It's hard not to like T. Boone Pickens. At 80 years, he could have retired many times over from a multi-billion dollar career in the old and gas industry. But this is a man on a mission, and you could see the fire in his eyes when he got up close and personal during a press meeting this morning in Santa Barbara.
Pickens was put on the hot seat earlier this morning at the Wall Street Journal ECO:nomics summit
, answering questions and responding to a general sense of skepticism about the Pickens Plan (40% of attendees polled by digital hand-held devices were against the Plan). In case you are not familiar with the now famous Pickens plan it goes like this...
There currently is no comprehensive plan to wean ourselves form foreign oil. This is a very big problem. At any point, OPEC which now controls about 55% of our oil supply could chose to "flip the switch," forcing the U.S. to pay much higher prices. With rapidly diminishing oil supplies in the U.S. (Pickens endorses Peak Oil theory) our demand for foreign oil will surely rise, resulting in what Boone calls "the fastest transfer of wealth in history," a transfer from North America to the Middle East.
The transference will be further accelerated when Mexico, our 3rd largest source of oil, runs out (their demand is rising dramatically while their supply has dropped from 2.2 to 1.4
million in the last 5 years). And Canada's infusion of oil might be troubled by the increasingly controversial Alberta Tar Sands
. In the background we have the spectre of explosive demand for oil in China, India and South America.
There is a looming inevitability that belies the current $44 per oil barrel. Like the quiet before a storm, it's only a matter of time before we hit the violent crossroads of demand and supply.
Pickens has a solution, and it's called the Pickens Plan.
After spending $56 million marketing the plan, it is gaining traction. Over 1.5 million people have pledged their support online (a fact, according to Pickens, that has finally gained him real access in the political sphere) and just last week he presented the plan to Obama's energy team in Washington.
But Pickens has had major criticisms to overcome from both sides of the political spectrum. On the left the "greenies," as Pickens refers to them, have been reluctantly coming board, though hardly anyone has forgotten his machiavellian support of the anti-Kerry 'Swift Boat' campaign, his under-the-radar acquisition of surface water rights in Texas, or the divisive Prop 10
which he introduced on last year's California ballot.
On the right, Wall Street (and notably the Wall Street Journal
) has lambasted Pickens for violating the sacred tenets of the free market.
But Pickens has a response for both. He has deflected blows from the left by creating an alliance with Al Gore (who backs his plan) and by declaring to the dismay of his Texas oil friends, "I buy Global Warming." To his right-wing critics that say he is disrupting the free market, he retorts:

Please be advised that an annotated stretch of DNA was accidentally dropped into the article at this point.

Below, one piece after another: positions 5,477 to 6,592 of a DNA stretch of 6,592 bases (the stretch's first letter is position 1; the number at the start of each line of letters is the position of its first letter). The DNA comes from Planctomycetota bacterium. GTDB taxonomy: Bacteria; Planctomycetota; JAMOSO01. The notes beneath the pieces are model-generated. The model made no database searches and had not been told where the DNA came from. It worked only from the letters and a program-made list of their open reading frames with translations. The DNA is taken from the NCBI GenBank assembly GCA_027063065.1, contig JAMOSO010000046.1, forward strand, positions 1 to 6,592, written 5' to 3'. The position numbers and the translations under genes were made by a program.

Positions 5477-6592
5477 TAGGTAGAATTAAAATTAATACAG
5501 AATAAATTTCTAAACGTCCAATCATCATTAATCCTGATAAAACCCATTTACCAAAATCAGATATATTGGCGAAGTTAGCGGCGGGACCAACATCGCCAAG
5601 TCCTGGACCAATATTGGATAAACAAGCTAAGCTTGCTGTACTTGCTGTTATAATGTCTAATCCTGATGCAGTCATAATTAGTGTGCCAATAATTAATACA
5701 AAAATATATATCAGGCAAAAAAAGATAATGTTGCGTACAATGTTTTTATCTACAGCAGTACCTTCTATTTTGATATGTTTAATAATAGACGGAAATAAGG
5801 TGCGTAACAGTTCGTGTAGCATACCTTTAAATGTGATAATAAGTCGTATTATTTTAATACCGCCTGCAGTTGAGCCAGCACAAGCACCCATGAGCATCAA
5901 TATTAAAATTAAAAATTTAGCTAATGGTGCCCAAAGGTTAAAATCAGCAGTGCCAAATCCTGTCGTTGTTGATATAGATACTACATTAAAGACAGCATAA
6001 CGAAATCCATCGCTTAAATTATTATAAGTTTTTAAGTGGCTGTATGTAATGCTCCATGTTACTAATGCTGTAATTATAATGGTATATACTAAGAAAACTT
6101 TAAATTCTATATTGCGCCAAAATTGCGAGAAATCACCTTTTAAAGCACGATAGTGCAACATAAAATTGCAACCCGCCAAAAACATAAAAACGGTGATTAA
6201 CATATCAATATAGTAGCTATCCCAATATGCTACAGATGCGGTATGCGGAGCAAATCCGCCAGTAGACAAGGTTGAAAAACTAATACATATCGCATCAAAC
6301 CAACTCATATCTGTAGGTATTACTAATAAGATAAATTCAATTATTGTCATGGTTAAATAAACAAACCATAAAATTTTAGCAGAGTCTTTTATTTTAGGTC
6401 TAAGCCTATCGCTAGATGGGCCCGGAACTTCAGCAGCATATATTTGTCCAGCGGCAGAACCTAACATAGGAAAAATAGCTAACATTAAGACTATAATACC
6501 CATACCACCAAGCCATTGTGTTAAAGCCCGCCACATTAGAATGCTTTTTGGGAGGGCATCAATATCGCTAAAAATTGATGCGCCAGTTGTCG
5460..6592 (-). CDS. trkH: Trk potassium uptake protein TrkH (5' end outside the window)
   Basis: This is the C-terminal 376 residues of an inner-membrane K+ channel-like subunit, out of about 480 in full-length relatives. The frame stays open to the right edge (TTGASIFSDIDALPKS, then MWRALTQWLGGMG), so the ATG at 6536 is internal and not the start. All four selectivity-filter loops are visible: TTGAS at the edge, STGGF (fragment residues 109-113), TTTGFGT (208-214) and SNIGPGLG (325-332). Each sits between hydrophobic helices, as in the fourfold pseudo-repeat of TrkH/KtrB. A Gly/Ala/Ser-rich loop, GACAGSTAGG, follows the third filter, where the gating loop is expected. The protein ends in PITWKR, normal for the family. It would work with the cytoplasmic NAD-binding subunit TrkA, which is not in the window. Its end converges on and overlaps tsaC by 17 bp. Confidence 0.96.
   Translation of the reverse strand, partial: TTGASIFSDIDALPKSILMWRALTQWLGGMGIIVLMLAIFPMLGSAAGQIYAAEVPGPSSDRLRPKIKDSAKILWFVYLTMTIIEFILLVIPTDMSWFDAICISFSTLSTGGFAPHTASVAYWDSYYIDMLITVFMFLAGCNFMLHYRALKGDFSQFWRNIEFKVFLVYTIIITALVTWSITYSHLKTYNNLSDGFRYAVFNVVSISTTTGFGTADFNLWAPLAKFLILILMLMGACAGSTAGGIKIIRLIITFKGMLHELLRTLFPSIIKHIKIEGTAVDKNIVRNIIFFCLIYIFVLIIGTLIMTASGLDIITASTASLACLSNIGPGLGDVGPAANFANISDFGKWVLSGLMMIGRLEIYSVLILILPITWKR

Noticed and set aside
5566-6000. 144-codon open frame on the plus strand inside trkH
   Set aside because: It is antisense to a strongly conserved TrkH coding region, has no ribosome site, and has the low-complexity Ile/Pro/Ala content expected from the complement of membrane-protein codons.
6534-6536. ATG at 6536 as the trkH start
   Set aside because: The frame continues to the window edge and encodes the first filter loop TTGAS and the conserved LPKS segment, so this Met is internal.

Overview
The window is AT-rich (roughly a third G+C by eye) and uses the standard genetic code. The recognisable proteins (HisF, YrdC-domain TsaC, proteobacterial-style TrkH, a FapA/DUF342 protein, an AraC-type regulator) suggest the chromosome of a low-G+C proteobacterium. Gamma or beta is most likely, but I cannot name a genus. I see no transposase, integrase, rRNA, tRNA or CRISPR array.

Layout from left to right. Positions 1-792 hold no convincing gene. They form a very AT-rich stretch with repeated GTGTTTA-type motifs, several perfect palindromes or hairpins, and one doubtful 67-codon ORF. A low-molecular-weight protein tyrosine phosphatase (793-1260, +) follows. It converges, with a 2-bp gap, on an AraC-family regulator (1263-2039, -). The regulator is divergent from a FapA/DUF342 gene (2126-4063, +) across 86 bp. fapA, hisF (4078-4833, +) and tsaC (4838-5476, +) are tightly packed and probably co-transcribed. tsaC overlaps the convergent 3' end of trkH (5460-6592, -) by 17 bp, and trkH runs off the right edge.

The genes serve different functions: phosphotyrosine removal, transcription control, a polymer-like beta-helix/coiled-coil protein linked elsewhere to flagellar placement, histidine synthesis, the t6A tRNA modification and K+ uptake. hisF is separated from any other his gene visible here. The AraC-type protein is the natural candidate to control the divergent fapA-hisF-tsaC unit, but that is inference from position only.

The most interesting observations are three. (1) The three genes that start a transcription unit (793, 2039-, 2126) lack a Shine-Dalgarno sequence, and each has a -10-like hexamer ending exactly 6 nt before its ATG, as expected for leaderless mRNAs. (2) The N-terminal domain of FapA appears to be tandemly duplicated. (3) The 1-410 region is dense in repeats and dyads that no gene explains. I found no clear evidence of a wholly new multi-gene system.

Free market? Who's kidding who? OPEC is not a free market. We’re in a game where we have no cards. If you’re in a game with no cards, get out of the game.
In 1990 the U.S. was importing 40% of its oil. The number has steadily climbed to 67%. With the current trajectory we will be at 75% in a few years, a tipping point which will threaten both our economic and national security. According to Pickens we are seeing early warning signs of an impending crisis. Just two weeks ago, Saudi Arabian oil futures traded higher than West Texas oil for the first time in history. As he repeated today, "We will see a $60 barrel of oil, before we see a $40 barrel... if you don't think you're gonna see a $200 barrel of oil, you're joking."
I believe Pickens is onto something in more ways than one. First off, his framing of the situation, while all but ignoring the rhetoric of global warming, still serves the cause by focusing on the more tangible threats of weakened national security and unpredictability in the oil market.
As has been proven time and again, while Americans largely believe global warming is a threat, few connect to the issue emotionally, and fewer still actually make lifestyle changes based on the perceived threat of climate change. While suddenly shifting gas prices and the idea of Middle Eastern countries theoretically owning the United States is something every American can relate and react to.
And the plan, as a stepping stone to a more sustainable economy based on renewable energy sources, makes a lot of sense. The key of the Pickens Plan is to focus on converting the trucking industry to natural gas. Trucking and shipping in the U.S. accounts for 70% of all oil consumption, and of the 6.6 million 18-wheelers currently in operation, about 340,000 are up for replacement.
If these trucks were replaced with LNG trucks, we could kick-start a natural gas infrastructure for vehicles. His proposed $80,000 per vehicle incentive would offset the additional costs for the trucking industry and result in a skeleton distribution network of 2,000 stations, creating 450,000 jobs, while reducing a vehicle's carbon emissions by 20% and pollutant emissions by 90%. And according to Pickens we have decades of untapped natural gas reserves. A gallon of LNG could sell for as low as $1.50.
Both Al Gore and T. Boone Pickens agree that natural gas is a temporary (and a partial solution). Electric technology might be great for passenger vehicles in the near future, but will likely not provide the power needed for an 18-wheeler. But as electric technology improves in the coming decades, it's possible that wind and other renewable energy sources could power our entire fleet.
In the meantime, natural gas is looking like a step in the right direction.